This guide is to help people who have and work with children encourage the kids to love reading, resulting in a much higher level of literacy later in life. When we teach our children to love to read, we give them a gift that will enrich their lives as nothing else ever will. They will do better in school and enjoy a much richer, productive life.
November is National Children's Book Month, a great time of year to cuddle up with your child and read, read, read. The colors of autumn, the changes in temperature, the length of days--they all lend themselves to new vocabulary and ways to explore.
Before learning to read, a child needs to know what language sounds like. The different sounds of words, even from other languages, and the way a story is told will help your young child to acquire language. This happens especially in the first 3 years of life.
The most important thing to help a child acquire this lifelong love of reading is to set the example. Talk and read to your child, with normal words. Special pet words and silly words and phrases are okay as long as real words are also used on a regular basis and "baby" words aren't encouraged all the time.
An infant learns to love his parent's and caretaker's voice. What better way to let him hear your voice than to read to him! The infant can grasp books, chew on them, sniff them, and coo back at you. It's her way of showing you her total involvement with something that is important to the both of you. The very young infant might start with cloth and soft viny cover books. Topics for the young infant should include familiar objects such as food, clothes, pets, toys, and people.
When reading to the young child, some tips to remember are:
1. Be enthusiastic about what you are reading! Children need to see that books are something to be excited about!
2. Use eye contact to draw the children into the story. Know the story beforehand so you can look directly at them and engage them more readily.
3. Use facial expressions to show the emotions of the characters. The kids will imitate your funny antics.
4. Add puppets, fingerplays, or other interactive activities to have a more inviting storytime with the kids.
As an infant gets older, board books should be added to their library. These books help encourage one of the first steps in reading-turning the pages. Some books that might be great for the young infant and older are pictured below:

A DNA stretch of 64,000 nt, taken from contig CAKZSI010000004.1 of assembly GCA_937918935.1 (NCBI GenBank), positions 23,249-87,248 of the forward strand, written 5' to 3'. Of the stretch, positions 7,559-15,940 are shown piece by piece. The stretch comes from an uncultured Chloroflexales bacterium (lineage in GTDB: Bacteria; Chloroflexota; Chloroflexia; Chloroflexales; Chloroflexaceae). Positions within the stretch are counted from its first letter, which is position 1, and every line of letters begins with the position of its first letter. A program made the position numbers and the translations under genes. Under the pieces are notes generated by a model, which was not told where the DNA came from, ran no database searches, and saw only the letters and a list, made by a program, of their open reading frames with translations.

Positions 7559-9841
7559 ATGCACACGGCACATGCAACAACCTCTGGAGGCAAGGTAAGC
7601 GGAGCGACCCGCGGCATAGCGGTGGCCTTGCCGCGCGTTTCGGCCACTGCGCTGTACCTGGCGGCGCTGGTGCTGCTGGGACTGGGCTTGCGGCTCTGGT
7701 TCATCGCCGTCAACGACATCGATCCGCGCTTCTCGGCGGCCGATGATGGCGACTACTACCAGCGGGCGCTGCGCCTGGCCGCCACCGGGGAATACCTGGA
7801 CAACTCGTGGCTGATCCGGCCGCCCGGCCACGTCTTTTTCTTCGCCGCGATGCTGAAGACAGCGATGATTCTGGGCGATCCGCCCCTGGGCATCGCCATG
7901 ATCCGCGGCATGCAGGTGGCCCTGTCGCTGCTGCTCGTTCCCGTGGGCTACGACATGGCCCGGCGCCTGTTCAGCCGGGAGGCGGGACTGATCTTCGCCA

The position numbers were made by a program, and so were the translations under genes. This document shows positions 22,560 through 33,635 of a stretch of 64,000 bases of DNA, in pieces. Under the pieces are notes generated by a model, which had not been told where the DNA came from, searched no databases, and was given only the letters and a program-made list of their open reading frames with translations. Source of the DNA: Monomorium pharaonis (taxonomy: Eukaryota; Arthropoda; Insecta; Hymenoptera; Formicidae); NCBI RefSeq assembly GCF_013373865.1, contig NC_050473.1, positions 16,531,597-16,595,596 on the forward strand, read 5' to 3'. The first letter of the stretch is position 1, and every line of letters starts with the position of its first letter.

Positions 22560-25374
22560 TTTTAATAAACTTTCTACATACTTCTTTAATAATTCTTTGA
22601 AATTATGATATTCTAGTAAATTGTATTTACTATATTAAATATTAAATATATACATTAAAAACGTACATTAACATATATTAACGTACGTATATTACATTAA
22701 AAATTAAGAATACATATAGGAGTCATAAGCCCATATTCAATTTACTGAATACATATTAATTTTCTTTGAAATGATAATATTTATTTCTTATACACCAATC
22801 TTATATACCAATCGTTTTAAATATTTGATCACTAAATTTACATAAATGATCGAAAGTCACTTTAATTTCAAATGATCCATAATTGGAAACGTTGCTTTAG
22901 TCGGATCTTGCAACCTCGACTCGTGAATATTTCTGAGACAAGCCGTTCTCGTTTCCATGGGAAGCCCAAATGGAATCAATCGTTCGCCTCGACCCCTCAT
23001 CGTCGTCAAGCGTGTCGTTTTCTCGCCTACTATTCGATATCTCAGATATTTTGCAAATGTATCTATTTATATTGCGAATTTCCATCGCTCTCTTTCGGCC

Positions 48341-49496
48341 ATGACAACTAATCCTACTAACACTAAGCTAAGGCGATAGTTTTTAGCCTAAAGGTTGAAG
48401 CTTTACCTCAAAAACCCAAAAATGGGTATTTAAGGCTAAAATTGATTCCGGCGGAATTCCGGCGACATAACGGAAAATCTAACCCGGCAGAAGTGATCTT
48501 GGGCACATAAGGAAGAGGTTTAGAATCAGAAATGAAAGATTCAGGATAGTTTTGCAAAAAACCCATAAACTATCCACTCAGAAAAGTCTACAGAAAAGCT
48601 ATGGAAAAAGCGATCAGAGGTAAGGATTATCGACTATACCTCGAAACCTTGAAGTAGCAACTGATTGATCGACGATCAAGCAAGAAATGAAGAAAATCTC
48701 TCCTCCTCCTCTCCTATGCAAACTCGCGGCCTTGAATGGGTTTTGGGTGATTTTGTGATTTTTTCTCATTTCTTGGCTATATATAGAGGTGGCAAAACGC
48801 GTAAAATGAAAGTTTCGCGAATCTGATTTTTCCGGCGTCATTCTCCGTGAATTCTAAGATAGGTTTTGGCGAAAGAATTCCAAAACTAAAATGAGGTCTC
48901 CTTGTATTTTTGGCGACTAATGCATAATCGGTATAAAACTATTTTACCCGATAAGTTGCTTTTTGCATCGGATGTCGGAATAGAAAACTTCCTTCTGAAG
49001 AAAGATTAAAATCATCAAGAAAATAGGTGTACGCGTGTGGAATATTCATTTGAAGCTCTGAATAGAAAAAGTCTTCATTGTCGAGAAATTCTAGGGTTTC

Titles might include: The Very Hungry Caterpillar by Eric Carle; The Big Book of Beautiful Babies by David Ellwand; all the DK Touch and Feel book; books in the Baby Einstein series including Violet's House by Julie Aigner Clark and Baby Galileo the World Around Me Sky; Usborne touchy feely books including That's Not My Puppy and That's Not My Train; and Peek-A Boo Lizzy Lou! by Lauren Attinello.
When a child is around 18 months old or so, reading is so much more interactive. They will turn the pages, point to pictures, and repeat silly repetitive phrases. Toddlers learn about feelings, growing up, and values by reading books. They love books with the surprise pictures behind the flaps. Pop up books are not recommended for this age, as most of the pop ups will be demolished in the first or second sitting!
Some flap books that would be great for the 18 month through about 3 years of age are pictured below:
Titles are: Happy Days Pooh by Sarah Willson; Tonka Look Inside Trucks by Patricia Relf; The Cat In The Hat's Great Big Flap Book by Dr. Seuss; Dinosaur Giant Match The Flaps by Julie Michaels; Peekaboo Farm by Annie Ingle; Disney's Tarzan Jungle Adventure by Liane Onish; Arthur Goes to School by Marc Brown; Teletubbies Play Hide And Seek from Ragdoll Productions; Fisher Price My Little People School Bus by Doris Tomaselli; Fisher Price Little People Cars, Truck, Planes, and Trains by Nancy L. Rindone.
Older toddlers love books about themselves and their families. They like being able to recite a predictable phrase every time it comes up. They are beginning to be able to rhyme and reason. And they are getting into the terrible twos! Some books that are great for older toddlers (2 and 3 years old) and their caretakers are pictured below: